The causes of clinical hypothyroidism can thus occur at 3 different levels: 1) the pituitary, 2) the thyroid gland, and 3) the tissues which respond to the glandular hormones. A problem at any level will produce the same end result: low thyroid system activity, and the typical hypothyroid symptoms.
The adrenal hormones (located above the kidneys) help the body handle stress. They go into high gear to help meet challenges from physical, chemical, nutritional, or emotional stress. When the body is stressed, the adrenal glands at first produce tremendous amounts of adrenalin, then DHEA and Cortisol. High levels of cortisol prevent the conversion of T4 to T3, and cause the body to produce Reverse T3, which puts the brakes on metabolism. If the stress continues, such as in adrenal dysfunction or in calorie restriction during famine or severe dieting, the conversion of T4 to T3 may be persistently impaired. When this becomes chronic TSH will gradually be lowered to conserve energy. In this case, even though the thyroid gland itself may be healthy, thyroid hormone levels will be low because the thyroid obediently reduces its output in response to low TSH.
Once the adrenals are exhausted and cortisol levels are very low, the cell receptors do not respond to T3. The immune suffers, and may develop initiate autoimmune and hyperallergic responses. The resulting low metabolic energy (low body temperature) affects every system. In the brain, it causes depression; in the intestines, malabsorption; in the colon, constipation; In the connective tissue, slow-healing sprains and injuries; in the bones, osteoporosis; and in general, weight gain. With a combination of increased nutritional need and intestinal malabsorption, the body exhausts supplies of key vitamins and minerals, the enzymes cannot function, and the cells can no longer perform vital biochemical functions. Various disease syndromes will appear according to genetic predisposition and the specific type of stress.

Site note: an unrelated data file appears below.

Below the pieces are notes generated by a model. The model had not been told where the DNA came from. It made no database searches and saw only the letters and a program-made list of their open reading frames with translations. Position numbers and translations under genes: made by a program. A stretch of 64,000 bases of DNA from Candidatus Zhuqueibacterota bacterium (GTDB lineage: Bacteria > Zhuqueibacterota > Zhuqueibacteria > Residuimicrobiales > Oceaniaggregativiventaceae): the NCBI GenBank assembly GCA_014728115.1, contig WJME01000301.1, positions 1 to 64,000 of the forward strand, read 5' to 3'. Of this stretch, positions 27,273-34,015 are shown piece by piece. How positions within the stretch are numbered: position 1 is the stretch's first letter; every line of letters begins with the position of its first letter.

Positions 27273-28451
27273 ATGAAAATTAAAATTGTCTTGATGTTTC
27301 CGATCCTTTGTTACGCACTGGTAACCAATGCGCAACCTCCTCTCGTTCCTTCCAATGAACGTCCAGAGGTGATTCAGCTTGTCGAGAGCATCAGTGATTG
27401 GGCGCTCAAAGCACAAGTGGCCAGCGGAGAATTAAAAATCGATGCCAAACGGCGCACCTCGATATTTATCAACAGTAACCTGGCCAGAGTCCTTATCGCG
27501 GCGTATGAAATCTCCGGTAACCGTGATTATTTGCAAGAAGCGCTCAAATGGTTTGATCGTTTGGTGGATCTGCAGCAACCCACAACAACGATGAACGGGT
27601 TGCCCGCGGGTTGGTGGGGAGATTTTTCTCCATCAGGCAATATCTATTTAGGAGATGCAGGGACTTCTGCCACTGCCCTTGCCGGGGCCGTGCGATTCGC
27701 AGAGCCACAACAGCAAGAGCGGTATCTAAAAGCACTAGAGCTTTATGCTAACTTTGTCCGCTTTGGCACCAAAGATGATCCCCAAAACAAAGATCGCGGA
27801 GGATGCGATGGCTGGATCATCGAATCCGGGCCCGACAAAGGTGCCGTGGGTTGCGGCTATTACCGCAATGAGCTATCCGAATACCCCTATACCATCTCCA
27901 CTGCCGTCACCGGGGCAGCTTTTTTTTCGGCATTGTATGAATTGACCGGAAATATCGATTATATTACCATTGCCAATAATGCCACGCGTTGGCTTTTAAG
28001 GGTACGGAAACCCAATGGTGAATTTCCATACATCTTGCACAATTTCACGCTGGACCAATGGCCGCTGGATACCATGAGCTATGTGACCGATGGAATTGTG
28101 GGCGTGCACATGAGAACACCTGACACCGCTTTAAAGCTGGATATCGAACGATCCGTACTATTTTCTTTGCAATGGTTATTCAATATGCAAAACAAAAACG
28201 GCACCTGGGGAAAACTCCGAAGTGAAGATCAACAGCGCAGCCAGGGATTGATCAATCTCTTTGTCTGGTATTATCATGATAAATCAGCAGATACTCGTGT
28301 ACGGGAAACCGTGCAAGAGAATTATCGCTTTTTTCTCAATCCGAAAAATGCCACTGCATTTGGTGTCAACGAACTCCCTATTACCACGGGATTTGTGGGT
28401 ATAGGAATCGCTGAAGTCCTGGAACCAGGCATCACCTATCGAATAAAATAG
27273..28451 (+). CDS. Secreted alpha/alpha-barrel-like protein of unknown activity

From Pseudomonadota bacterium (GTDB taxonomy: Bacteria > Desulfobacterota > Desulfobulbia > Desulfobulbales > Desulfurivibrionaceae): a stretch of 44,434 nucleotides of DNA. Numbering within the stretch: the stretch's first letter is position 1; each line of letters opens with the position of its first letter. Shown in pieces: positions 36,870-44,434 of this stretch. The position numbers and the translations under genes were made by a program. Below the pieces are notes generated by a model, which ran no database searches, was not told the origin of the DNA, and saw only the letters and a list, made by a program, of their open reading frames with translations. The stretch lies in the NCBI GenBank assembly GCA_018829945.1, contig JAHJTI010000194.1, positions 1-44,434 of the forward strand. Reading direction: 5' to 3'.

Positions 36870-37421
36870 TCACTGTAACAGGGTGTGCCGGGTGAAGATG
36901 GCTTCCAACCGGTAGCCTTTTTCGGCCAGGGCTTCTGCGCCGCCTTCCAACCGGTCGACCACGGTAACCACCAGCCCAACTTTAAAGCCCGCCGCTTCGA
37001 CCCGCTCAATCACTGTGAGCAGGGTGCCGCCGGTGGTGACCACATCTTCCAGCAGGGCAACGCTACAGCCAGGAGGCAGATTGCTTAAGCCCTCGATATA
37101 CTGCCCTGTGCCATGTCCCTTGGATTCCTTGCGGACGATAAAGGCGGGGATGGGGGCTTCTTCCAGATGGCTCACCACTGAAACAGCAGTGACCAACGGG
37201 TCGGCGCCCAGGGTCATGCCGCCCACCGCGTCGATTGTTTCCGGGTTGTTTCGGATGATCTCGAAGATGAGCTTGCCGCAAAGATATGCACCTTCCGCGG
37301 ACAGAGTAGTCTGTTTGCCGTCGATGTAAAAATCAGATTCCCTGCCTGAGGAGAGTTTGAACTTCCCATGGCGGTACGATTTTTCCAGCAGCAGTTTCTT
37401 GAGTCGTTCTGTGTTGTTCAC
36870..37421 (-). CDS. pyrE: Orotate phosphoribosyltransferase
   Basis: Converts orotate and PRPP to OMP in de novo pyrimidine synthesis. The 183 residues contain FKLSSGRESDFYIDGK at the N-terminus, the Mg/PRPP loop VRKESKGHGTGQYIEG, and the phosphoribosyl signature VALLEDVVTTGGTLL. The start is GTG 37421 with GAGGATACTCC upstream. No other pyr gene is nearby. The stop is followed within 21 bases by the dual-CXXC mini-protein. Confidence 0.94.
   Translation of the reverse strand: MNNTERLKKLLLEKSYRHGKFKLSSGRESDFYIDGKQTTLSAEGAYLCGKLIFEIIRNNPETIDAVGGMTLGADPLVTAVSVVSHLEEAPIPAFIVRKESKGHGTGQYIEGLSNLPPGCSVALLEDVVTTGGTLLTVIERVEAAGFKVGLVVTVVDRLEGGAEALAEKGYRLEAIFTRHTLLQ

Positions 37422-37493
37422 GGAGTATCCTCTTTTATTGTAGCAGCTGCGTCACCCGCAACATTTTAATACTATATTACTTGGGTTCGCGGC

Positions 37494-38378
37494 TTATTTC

If your oral mid-day temperatures run below 98.4, or your morning temperature runs less than 97.4, you have some degree of low metabolic energy and could probably benefit by thyroid and adrenal assessment.
Treatment can involve the following approaches:
- Hormonal replacement when indicated
- Diet and nutrition. Intestinal support and healing
- Immune support. Treatment of any ongoing infections.
- Reducing autoimmune responses
- Detoxification: of bowel, liver, and kidneys. Removal of toxic metals and chemicals.
If you think you may have a thyroid and/or adrenal problem, speak to our staff. We can suggest specific tests to diagnose the problem and help you construct an individualized program to balance these vital glands and restore normal body function.
- Susan Silverman CFNP
Contact the Lee Clinic Today
540 542 1700
Locations in Winchester and Leesburg Virginia